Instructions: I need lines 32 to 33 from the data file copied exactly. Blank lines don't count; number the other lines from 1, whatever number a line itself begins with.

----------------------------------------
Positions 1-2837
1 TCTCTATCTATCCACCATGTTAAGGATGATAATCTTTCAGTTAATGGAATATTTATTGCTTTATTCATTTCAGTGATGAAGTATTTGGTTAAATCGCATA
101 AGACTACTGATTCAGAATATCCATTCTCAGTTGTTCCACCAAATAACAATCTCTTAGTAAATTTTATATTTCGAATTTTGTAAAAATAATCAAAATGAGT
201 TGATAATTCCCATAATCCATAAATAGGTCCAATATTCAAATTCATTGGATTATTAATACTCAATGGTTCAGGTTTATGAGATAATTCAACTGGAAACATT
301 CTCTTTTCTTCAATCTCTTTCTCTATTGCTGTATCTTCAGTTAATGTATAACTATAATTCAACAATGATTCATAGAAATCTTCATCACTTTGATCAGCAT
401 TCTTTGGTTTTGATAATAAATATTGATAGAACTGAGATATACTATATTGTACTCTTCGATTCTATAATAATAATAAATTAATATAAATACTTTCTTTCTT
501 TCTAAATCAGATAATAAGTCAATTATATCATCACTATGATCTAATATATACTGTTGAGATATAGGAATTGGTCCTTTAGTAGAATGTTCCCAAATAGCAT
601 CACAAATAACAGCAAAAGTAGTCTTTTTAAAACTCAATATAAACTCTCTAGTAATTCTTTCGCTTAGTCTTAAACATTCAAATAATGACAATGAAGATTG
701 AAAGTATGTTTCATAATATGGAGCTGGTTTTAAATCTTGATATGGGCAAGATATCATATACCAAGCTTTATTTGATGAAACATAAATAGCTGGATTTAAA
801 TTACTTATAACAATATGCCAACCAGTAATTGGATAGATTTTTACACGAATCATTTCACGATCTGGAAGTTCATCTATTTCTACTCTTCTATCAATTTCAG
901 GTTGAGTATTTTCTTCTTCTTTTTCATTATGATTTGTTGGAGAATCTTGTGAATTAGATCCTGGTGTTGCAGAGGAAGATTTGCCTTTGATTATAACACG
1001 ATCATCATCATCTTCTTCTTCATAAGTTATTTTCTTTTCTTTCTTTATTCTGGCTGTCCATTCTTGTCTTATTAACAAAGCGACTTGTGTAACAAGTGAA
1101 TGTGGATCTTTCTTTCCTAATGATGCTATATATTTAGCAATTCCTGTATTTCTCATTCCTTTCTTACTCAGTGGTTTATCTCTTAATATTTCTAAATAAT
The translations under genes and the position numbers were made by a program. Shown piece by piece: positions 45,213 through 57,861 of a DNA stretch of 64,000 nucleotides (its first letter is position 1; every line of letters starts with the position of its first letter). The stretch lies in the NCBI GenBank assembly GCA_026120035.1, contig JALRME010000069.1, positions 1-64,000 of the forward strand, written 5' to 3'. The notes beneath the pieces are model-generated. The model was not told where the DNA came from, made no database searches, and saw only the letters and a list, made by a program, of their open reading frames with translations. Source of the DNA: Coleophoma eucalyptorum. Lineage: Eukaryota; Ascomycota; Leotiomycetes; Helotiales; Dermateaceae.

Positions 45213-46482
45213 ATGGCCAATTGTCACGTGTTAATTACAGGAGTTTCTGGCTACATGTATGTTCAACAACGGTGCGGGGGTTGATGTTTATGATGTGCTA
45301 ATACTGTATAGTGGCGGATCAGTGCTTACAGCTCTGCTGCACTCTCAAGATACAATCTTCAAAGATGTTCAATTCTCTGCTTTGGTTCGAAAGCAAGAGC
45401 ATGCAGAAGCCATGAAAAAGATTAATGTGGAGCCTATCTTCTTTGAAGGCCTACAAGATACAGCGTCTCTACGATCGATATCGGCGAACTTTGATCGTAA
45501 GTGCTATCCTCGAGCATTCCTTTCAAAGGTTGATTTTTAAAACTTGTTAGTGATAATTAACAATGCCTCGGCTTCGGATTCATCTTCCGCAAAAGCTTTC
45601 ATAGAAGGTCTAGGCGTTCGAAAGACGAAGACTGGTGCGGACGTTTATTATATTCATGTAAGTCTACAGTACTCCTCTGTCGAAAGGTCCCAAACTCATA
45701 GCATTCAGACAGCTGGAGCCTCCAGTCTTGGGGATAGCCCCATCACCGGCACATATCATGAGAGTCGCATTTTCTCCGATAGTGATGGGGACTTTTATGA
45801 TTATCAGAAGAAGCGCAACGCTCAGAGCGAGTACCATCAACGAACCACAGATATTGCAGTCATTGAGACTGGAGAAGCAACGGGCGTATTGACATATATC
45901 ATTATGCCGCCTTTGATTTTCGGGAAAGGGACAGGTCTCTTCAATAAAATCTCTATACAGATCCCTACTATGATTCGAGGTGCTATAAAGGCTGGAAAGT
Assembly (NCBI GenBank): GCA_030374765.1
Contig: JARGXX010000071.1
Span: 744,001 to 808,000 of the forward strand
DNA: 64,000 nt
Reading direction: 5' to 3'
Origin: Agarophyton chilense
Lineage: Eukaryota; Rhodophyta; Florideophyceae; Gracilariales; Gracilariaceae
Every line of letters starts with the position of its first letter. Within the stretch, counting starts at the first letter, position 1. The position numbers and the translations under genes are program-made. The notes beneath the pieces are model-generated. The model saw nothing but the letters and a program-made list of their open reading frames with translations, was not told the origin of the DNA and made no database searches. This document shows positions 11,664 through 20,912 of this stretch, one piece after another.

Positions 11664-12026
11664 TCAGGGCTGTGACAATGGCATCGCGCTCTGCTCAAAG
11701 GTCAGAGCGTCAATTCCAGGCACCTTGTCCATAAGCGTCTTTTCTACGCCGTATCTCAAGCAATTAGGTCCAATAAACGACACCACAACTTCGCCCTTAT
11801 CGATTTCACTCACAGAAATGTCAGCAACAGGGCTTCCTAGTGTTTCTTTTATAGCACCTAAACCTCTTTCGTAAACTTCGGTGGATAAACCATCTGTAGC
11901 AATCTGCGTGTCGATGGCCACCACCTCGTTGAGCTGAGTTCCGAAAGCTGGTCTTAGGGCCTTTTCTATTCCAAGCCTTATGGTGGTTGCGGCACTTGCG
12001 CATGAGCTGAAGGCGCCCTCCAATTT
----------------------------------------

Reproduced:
Positions 11664-12026
11664 TCAGGGCTGTGACAATGGCATCGCGCTCTGCTCAAAG